Anger, Anxiety, Depression, Procrastination, Insomnia?
Treating the mind, through the mind is a bit like asking a convalescent person to join an exercise regime in the military. Well, it does make sense in the longterm, but where does the person find the energy and sensibility to make a good start? From one end the mind is disturbing and upsetting you, from the other end, the same mind is being asked to therapeutically heal yourself. It’s the classic chicken and egg story, who starts first?
The mind and emotions go hand in hand, one feeds the other. A negative thought cycle can lead into a negative emotional cycle, and a negative emotional episode can provoke a negative and destructive thought spiral. If any of you have tried the numerous cognitive and mind therapies to break the cycle, you know how notoriously difficult it is. The start and middle points are the most vulnerable. I have tried positive affirmations, Vedic mantras, psychotherapy, journalling, guided meditation, mindfulness and even hypnosis! I do start, sometimes even greatly inspired, but sooner or later quit. I am sure if I stuck around, I would turn the corner. However my mind is always tricking me into slipping away. The only attribute that may successfully distinguish between the successful and failures is willpower. And this could be a function of the mind as well. Or is it an endowment received at birth?
I must admit all of the above techniques have helped with varying degrees of success. Psychotherapy was therapeutic and even highly insightful, but not providing the calm I was seeking.The most difficult were the positive affirmations and mantras to stick to. Guided meditation is very relaxing in the moment, but seems to vaporize when I step back into regular life. The most successful was the extended mindfulness practice, particularly the ten-day arduous Vipassana course I did in Toronto, where you meditate the whole day and are bound to complete and absolute silence for the whole stay, while all your other needs are taken care of. You do need your willpower, in great measure, to ensure you do not abandon the program and bolt away. I stuck around, and for that I am extremely proud. And I did receive a beautiful gold-pot at the end of the rainbow, after the ten-day stay. However, I doubt, without their rigorous regime I might have succeeded at all. In my home it is a complete disaster. Alas, the benefits slowly eroded away. Once again, the line between success and failure is probably only determined by the measure of willpower you possess.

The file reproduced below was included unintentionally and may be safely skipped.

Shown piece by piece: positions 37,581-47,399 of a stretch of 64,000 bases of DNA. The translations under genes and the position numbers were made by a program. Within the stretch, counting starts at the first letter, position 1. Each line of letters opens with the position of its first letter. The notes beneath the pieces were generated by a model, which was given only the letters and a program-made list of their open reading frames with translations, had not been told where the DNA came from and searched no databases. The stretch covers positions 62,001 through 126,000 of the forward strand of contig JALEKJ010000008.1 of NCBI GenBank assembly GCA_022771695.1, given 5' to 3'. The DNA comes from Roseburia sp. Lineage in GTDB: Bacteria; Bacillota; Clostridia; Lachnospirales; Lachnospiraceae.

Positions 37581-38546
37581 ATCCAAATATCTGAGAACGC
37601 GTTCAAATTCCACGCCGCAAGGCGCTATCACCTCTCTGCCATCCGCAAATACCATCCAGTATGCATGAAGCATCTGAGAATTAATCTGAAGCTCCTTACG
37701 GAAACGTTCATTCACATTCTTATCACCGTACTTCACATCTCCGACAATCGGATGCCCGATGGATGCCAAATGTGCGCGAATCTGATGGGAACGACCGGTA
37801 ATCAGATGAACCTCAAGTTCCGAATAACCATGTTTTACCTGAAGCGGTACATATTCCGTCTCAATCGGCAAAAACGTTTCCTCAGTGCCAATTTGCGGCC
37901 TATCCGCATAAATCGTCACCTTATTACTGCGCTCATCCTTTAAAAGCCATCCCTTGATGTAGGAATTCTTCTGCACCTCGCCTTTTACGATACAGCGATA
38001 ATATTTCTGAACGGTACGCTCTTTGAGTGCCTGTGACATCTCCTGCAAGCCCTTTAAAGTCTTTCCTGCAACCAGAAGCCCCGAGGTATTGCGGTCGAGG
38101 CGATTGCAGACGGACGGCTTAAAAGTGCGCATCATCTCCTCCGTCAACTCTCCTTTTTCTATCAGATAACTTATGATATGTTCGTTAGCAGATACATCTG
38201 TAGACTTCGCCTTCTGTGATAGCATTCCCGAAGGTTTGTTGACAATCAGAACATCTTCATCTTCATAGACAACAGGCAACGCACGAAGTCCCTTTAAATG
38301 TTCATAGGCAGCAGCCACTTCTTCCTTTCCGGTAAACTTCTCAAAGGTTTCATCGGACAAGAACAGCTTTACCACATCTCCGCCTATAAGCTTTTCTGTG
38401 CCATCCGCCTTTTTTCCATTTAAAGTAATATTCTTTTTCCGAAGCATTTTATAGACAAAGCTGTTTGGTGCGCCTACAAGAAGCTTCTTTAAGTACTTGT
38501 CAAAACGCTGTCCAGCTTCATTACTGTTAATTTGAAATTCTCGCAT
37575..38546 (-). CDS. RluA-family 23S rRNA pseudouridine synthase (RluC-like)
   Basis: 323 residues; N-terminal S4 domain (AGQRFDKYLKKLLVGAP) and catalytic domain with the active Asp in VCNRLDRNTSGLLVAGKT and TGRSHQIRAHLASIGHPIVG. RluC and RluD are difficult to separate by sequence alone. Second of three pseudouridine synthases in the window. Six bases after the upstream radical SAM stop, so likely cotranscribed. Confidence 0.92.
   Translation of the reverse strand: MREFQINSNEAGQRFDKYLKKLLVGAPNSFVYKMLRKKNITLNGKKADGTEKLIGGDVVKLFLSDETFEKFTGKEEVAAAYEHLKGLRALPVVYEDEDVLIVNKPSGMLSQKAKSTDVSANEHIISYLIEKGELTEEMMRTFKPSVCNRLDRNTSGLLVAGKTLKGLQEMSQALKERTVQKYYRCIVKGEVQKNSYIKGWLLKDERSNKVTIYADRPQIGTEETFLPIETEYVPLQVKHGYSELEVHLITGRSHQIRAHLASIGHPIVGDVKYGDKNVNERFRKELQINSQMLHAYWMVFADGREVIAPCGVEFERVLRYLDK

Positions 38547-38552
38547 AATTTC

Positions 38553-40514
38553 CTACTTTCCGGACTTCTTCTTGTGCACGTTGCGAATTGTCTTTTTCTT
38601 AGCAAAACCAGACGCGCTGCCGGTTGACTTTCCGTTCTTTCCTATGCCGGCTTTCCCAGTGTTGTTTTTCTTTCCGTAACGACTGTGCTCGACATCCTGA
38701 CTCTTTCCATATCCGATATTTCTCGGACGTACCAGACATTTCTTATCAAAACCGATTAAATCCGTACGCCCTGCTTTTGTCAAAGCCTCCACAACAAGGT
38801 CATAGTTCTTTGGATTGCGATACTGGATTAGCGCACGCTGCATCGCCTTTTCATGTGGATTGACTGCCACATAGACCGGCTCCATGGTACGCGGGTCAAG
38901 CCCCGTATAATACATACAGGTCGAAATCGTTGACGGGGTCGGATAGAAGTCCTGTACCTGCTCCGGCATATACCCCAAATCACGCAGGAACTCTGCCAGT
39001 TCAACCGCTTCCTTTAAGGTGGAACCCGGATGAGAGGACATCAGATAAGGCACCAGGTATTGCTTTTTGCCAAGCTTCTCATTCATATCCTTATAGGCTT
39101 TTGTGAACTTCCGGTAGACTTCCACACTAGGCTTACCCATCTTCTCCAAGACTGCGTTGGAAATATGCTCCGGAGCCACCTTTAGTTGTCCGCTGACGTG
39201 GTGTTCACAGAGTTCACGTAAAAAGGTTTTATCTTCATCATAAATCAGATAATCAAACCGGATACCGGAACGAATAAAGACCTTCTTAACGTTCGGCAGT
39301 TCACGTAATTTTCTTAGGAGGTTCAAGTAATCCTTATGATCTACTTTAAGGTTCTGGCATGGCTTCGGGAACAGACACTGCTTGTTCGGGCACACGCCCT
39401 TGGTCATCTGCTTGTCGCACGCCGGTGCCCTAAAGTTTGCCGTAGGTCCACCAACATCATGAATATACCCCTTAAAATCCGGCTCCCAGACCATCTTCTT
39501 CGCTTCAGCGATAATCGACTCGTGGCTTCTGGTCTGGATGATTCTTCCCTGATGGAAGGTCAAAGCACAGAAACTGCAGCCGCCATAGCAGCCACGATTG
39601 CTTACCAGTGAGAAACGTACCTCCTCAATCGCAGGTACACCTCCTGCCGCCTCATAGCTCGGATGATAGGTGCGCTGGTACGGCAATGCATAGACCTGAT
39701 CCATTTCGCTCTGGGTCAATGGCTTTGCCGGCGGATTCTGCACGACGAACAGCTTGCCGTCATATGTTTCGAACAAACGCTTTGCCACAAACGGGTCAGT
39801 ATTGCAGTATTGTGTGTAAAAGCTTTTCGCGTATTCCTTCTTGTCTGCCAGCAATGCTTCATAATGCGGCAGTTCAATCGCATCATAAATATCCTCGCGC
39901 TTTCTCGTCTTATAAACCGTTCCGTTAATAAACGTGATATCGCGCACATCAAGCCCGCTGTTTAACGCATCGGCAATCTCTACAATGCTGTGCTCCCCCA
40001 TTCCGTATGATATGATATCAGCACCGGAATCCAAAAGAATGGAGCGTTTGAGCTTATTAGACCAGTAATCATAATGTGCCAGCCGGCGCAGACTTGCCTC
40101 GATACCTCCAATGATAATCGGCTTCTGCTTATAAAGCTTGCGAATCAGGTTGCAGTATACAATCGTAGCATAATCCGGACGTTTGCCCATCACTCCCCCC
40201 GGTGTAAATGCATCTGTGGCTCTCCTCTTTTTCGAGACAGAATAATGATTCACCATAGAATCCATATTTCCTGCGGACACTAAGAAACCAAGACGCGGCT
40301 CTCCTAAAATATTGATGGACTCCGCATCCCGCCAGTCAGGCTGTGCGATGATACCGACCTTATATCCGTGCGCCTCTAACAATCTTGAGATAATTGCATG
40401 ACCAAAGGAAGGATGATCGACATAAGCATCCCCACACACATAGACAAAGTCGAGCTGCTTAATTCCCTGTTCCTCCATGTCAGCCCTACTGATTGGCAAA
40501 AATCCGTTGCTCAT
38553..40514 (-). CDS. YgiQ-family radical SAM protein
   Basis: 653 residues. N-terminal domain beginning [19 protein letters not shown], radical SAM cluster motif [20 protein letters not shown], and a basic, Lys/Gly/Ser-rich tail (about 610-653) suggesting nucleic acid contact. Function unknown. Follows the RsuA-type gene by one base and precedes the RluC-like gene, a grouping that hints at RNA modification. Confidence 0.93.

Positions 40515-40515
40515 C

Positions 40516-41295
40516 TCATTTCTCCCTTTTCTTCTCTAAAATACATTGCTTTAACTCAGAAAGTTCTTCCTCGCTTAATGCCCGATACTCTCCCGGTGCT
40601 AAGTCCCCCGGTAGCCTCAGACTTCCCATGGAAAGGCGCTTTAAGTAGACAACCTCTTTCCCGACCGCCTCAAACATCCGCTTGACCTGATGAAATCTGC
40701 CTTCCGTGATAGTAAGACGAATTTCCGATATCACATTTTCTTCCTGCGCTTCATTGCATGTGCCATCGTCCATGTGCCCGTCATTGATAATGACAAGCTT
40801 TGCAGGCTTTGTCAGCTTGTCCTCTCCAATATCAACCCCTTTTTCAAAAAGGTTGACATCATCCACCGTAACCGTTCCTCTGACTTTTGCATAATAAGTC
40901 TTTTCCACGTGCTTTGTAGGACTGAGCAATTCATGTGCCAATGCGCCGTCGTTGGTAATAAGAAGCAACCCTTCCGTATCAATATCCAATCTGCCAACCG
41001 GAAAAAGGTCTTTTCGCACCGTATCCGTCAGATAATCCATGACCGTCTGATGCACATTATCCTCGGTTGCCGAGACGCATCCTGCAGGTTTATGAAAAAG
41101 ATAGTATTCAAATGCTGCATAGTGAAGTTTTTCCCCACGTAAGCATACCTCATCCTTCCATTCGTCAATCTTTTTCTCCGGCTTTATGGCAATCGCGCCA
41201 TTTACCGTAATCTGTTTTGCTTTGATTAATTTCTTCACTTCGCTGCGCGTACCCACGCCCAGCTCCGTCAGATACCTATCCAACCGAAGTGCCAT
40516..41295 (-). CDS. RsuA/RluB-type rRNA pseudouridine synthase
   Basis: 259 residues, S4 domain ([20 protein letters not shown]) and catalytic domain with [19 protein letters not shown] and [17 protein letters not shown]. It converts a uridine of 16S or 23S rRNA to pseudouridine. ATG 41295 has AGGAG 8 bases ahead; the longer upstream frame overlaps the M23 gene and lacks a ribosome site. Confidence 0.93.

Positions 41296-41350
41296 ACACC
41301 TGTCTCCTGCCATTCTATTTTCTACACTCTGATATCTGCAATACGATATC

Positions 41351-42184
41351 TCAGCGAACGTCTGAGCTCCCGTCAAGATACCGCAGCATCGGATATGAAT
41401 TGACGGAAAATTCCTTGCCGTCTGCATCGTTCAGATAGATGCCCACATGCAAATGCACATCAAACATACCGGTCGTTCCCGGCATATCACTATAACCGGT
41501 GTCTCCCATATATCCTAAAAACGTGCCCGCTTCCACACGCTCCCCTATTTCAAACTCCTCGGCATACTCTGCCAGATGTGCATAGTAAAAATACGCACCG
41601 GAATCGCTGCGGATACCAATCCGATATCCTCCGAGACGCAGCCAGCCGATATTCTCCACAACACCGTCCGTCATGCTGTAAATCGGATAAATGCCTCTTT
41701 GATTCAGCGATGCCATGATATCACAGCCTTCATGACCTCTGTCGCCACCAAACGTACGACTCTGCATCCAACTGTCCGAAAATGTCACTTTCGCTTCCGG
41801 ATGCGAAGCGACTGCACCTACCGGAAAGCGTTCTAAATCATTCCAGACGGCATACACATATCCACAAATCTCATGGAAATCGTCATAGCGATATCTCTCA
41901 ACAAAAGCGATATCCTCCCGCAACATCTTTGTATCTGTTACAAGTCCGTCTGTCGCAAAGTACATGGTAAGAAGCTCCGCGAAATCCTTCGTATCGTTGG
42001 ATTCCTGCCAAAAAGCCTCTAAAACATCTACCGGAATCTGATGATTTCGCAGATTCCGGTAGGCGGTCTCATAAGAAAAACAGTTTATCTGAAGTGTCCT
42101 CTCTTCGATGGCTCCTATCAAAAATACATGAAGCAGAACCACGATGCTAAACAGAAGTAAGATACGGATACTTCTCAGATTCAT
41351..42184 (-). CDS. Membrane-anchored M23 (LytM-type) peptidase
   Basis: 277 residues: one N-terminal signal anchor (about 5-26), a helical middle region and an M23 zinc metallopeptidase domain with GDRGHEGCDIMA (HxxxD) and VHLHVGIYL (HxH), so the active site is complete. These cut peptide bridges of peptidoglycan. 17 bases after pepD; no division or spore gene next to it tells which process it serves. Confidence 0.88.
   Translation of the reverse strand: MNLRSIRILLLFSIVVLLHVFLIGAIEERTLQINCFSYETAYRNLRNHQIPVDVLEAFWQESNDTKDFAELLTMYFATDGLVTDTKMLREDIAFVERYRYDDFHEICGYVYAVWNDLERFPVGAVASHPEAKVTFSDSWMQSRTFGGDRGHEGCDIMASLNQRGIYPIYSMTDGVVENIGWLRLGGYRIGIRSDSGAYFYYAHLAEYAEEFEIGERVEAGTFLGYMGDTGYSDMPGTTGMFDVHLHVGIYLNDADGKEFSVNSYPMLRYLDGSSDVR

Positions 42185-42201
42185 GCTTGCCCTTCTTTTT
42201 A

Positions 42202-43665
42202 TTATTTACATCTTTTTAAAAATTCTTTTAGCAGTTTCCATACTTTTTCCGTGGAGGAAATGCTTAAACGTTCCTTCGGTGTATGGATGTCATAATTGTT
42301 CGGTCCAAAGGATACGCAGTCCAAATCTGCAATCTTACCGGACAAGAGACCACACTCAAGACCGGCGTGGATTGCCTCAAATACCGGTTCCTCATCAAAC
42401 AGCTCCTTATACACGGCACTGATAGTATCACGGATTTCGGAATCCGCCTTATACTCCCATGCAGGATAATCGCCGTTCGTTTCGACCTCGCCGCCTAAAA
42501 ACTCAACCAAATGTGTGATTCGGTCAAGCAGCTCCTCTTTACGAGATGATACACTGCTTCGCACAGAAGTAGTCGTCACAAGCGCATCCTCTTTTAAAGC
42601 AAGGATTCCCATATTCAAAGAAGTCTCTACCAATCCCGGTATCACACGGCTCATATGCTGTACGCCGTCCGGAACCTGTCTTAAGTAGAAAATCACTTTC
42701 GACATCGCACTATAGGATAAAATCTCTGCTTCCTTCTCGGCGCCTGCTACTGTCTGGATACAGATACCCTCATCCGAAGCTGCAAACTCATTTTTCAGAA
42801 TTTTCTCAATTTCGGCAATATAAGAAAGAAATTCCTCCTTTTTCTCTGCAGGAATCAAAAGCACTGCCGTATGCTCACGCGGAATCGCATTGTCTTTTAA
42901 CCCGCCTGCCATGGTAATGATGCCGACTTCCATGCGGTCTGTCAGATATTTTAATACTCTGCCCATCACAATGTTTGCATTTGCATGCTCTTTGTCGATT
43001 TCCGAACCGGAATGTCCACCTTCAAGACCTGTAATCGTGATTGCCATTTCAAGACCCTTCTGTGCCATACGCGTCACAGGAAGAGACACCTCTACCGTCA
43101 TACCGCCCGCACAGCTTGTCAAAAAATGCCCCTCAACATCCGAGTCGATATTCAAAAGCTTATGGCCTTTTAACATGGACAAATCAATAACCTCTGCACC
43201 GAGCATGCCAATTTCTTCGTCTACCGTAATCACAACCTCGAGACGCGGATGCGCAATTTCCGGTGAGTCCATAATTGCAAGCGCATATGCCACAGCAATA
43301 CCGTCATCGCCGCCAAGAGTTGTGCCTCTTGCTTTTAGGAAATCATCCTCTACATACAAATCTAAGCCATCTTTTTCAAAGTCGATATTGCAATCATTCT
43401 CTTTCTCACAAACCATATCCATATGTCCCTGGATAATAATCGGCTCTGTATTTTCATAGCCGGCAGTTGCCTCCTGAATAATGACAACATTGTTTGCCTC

Treating the mind through the body is a whole different ball game. It is like having a convalescent person having a mother nursing you back to health. I have found body therapy far more therapeutic. I still remember a deep massage therapy by a zealous therapist, who delighted in finding hidden knots in my back, and painfully kneading it loose. I almost gasped for breath in that one hour. However, I was basking in a warm glow for days after. But the most stunning therapy I had was at an Ayurvedic retreat in the Sivalik hills, in northern India. The one-week stay started with a shirodhara, which is warm herbal oil slow dripped on the forehead for an hour. The therapy itself was very relaxing. But what happened after was even stranger. I slept deeply and probably the most soundly in my whole life for almost 48 hours, barely making it to dinner in those two days. On the third day I felt whole, alive and happy. Not a single word of cognitive therapy was exchanged. That single treatment aroused a great curiosity in me for body-based therapies. Between Ayurveda and yoga therapy they have a whole treasure box of gems, that can firmly and steadily turn the tide on the truant mind. With the body-first approach, even the willpower can take a backseat and relax a bit. So if you are a bit like me, take the body-centric approach and move more easily towards mastery of your mind.